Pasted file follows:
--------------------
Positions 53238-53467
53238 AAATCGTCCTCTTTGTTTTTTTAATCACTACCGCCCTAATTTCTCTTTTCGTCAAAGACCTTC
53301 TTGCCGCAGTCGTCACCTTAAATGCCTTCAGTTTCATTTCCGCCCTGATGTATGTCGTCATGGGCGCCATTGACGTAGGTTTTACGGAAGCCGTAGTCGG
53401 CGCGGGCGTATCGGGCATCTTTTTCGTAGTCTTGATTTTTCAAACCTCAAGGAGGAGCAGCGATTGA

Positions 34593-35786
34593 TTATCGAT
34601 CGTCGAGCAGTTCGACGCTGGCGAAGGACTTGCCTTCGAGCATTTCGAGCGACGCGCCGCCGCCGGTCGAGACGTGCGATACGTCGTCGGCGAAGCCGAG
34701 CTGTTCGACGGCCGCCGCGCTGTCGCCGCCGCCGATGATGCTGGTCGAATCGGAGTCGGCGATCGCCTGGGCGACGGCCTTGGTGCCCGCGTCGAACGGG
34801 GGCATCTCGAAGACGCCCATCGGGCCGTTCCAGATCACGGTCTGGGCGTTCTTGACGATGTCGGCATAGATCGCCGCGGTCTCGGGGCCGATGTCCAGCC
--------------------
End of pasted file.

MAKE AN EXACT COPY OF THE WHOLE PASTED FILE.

Positions 53238-53467
53238 AAATCGTCCTCTTTGTTTTTTTAATCACTACCGCCCTAATTTCTCTTTTCGTCAAAGACCTTC
53301 TTGCCGCAGTCGTCACCTTAAATGCCTTCAGTTTCATTTCCGCCCTGATGTATGTCGTCATGGGCGCCATTGACGTAGGTTTTACGGAAGCCGTAGTCGG
53401 CGCGGGCGTATCGGGCATCTTTTTCGTAGTCTTGATTTTTCAAACCTCAAGGAGGAGCAGCGATTGA

Positions 34593-35786
34593 TTATCGAT
34601 CGTCGAGCAGTTCGACGCTGGCGAAGGACTTGCCTTCGAGCATTTCGAGCGACGCGCCGCCGCCGGTCGAGACGTGCGATACGTCGTCGGCGAAGCCGAG
34701 CTGTTCGACGGCCGCCGCGCTGTCGCCGCCGCCGATGATGCTGGTCGAATCGGAGTCGGCGATCGCCTGGGCGACGGCCTTGGTGCCCGCGTCGAACGGG
34801 GGCATCTCGAAGACGCCCATCGGGCCGTTCCAGATCACGGTCTGGGCGTTCTTGACGATGTCGGCATAGATCGCCGCGGTCTCGGGGCCGATGTCCAGCC